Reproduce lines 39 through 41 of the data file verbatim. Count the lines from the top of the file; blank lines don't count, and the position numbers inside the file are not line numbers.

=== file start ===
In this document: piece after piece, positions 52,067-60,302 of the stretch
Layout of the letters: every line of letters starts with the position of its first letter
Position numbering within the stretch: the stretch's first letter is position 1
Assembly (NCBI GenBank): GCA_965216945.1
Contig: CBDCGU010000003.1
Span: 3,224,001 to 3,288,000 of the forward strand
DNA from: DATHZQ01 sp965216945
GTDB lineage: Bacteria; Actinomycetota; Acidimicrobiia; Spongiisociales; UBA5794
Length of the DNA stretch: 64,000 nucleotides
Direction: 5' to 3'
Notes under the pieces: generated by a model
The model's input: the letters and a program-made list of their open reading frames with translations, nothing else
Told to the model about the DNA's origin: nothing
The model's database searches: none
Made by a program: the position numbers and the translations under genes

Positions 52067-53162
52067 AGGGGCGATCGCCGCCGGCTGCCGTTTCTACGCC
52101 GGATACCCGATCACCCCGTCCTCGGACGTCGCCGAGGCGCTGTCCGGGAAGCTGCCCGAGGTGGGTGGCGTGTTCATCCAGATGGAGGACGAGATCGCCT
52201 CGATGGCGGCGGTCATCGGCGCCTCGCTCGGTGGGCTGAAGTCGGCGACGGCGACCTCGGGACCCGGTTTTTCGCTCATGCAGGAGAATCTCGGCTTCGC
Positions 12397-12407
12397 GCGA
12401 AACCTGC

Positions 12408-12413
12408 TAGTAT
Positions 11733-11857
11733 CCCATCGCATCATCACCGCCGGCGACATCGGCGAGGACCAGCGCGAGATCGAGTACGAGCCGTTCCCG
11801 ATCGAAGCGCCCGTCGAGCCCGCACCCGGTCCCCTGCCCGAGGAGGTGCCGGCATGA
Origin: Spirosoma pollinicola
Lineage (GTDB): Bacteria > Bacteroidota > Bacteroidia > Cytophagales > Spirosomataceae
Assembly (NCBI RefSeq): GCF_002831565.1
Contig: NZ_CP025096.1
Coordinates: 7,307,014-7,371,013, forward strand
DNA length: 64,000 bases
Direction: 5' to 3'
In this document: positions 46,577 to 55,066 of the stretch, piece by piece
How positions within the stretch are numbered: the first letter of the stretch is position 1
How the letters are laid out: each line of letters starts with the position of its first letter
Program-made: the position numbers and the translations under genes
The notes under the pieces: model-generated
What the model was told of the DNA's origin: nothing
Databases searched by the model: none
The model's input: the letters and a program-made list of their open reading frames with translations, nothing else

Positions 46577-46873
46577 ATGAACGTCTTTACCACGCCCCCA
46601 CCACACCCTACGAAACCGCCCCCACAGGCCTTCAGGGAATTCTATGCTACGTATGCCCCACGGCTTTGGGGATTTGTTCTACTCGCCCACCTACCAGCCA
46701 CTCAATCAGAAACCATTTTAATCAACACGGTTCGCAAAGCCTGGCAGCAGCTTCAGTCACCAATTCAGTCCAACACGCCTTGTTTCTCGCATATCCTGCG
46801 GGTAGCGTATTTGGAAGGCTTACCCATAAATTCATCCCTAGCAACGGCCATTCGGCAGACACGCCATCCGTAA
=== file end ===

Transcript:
The notes under the pieces: model-generated
What the model was told of the DNA's origin: nothing
Databases searched by the model: none